Individuals who survive a stroke usually present with difficulties walking or using their dominant hand, paralysed on one side. This leaves them unable to perform their daily living activities. These difficulties are apparent and notable on observation. However, did you know that 3 million individuals in India have difficulty communicating after a stroke? Communication difficulties are often concealed or considered insignificant. Most often people leave it unaddressed, hoping that it would recover with time.
Causes and common symptoms of Neurogenic communication disorders :
This most often occurs when there is damage sustained to the left side of the brain in a right handed individual. For most of us, it is commonly believed that language is represented in the left half of the brain.
People with communication disorders may present with:
Also Read: Embrace A New Life After Brain Injury
One such communication disorder is Aphasia. Aphasia is a disturbance caused in comprehension or expression of language. Individuals with aphasia have difficulty communicating and others often assume that they are mentally ill. However the patient’s intelligence is essentially intact.
For us to further understand individuals with aphasia, we can divide them into two basic types – Receptive and Expressive aphasias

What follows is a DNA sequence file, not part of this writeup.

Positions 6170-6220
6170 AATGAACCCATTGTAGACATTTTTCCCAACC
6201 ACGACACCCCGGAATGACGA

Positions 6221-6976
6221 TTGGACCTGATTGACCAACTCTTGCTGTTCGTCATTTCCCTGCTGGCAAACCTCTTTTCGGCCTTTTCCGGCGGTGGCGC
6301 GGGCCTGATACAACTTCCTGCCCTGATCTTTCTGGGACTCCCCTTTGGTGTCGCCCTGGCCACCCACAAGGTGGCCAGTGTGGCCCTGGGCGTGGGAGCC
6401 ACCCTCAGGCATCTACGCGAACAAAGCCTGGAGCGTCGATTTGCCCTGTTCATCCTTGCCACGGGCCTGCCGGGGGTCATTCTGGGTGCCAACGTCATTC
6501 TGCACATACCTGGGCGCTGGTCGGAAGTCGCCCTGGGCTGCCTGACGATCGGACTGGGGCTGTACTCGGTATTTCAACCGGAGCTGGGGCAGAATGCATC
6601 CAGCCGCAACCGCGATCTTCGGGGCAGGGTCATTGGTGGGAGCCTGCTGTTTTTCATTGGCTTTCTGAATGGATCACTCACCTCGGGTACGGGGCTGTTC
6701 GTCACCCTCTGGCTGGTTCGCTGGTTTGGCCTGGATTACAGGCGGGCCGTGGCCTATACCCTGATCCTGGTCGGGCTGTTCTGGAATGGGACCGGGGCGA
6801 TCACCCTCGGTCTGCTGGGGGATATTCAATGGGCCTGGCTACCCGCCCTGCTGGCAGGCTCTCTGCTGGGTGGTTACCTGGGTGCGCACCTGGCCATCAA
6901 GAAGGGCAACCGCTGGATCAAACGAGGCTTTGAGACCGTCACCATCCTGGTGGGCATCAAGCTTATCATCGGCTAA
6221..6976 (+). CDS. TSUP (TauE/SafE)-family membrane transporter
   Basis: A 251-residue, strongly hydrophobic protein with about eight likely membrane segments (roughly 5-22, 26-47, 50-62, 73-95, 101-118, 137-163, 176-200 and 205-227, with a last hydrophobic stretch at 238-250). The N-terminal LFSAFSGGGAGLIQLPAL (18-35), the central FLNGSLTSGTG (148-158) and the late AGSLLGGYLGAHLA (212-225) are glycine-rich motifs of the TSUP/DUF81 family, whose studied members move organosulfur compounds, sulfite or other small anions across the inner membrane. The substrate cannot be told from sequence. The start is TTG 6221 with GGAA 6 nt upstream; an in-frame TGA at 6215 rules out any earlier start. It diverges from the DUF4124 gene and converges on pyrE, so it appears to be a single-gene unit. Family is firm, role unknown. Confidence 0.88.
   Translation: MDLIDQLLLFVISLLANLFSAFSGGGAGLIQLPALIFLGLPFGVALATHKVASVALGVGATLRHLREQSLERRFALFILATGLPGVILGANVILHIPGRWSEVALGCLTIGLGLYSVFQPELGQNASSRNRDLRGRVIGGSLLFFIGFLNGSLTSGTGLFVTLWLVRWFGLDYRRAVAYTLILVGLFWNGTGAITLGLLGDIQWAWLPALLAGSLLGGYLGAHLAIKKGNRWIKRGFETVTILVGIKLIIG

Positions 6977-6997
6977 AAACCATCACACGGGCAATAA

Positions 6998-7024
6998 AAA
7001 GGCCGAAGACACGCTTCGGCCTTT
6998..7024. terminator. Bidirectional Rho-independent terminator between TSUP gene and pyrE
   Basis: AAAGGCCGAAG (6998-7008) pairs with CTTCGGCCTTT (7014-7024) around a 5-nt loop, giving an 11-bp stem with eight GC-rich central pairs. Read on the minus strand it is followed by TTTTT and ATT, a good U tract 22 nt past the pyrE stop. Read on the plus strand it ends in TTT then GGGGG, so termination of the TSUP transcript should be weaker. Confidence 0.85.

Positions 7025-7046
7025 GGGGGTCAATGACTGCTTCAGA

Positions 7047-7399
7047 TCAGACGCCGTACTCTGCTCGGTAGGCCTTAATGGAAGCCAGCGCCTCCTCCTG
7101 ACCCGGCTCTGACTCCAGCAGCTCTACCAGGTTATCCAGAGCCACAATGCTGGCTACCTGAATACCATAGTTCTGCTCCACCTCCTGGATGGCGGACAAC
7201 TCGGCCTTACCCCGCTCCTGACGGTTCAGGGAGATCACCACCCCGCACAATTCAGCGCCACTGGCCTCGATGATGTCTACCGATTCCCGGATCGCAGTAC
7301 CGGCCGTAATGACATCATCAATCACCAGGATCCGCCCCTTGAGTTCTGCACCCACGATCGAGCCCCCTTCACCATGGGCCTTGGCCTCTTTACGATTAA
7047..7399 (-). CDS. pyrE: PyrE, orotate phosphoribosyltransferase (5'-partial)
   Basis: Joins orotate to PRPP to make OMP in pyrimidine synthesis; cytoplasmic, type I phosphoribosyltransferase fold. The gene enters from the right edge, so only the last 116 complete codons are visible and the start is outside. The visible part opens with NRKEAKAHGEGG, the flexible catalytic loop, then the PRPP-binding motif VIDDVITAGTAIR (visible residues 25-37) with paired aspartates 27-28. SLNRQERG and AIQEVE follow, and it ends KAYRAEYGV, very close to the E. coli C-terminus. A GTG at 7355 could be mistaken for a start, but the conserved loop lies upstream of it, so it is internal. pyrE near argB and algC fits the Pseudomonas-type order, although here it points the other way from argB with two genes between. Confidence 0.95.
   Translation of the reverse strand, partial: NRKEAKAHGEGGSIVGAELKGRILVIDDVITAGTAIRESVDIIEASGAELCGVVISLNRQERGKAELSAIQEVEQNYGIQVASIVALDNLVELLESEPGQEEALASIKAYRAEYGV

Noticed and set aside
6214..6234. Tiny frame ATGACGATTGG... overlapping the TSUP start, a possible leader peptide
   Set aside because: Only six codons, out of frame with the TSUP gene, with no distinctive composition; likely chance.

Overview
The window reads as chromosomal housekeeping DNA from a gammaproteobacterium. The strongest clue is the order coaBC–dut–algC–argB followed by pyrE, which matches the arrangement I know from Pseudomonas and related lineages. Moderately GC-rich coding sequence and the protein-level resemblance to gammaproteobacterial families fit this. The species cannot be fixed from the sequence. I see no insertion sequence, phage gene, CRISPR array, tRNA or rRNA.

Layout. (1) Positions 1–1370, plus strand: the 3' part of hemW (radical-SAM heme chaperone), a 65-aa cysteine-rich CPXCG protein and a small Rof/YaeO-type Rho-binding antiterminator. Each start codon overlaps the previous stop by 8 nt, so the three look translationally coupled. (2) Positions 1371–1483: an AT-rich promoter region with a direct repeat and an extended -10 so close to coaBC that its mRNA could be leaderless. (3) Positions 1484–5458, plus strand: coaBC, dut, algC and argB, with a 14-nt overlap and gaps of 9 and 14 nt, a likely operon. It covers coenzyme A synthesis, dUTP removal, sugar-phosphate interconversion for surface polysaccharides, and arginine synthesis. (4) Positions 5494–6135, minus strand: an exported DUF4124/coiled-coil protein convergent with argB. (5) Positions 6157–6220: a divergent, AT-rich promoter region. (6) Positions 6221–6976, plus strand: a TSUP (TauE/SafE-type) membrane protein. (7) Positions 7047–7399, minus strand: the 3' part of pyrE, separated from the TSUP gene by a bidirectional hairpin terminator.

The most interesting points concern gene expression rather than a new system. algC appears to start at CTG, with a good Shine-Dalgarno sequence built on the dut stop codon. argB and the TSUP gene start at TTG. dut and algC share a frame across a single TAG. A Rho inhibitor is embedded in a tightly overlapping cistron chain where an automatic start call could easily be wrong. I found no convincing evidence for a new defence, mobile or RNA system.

Individuals with receptive aphasia have difficulties in understanding verbal information. They present with :
On the other hand, Individuals with expressive aphasia:
Imagine being unable to speak, just because you have a sore throat or a fever? Failed attempts of people who try to understand you for maybe one or two days is extremely frustrating.
For people with aphasia, this is an everyday reality. Speech and language therapy for individuals with aphasia focuses on re-establishing communicative independence. Though multiple approaches are available, all of them try and target specific difficulties the individual has. Tailor made therapy plans and continual therapy using multiple modalities of communication is of prime importance. Though a full recovery from aphasia is possible, symptoms persist for a long time and it’s important for the patient to remain motivated throughout the recovery phase.
So next time you meet a person who is unable to communicate, try and figure their modality of communication to help them. Remember it can be verbal, gestural or even through writing/drawing. Don’t guess or interfere while they try to communicate and listen to them patiently- you might actually help them speak their heart out!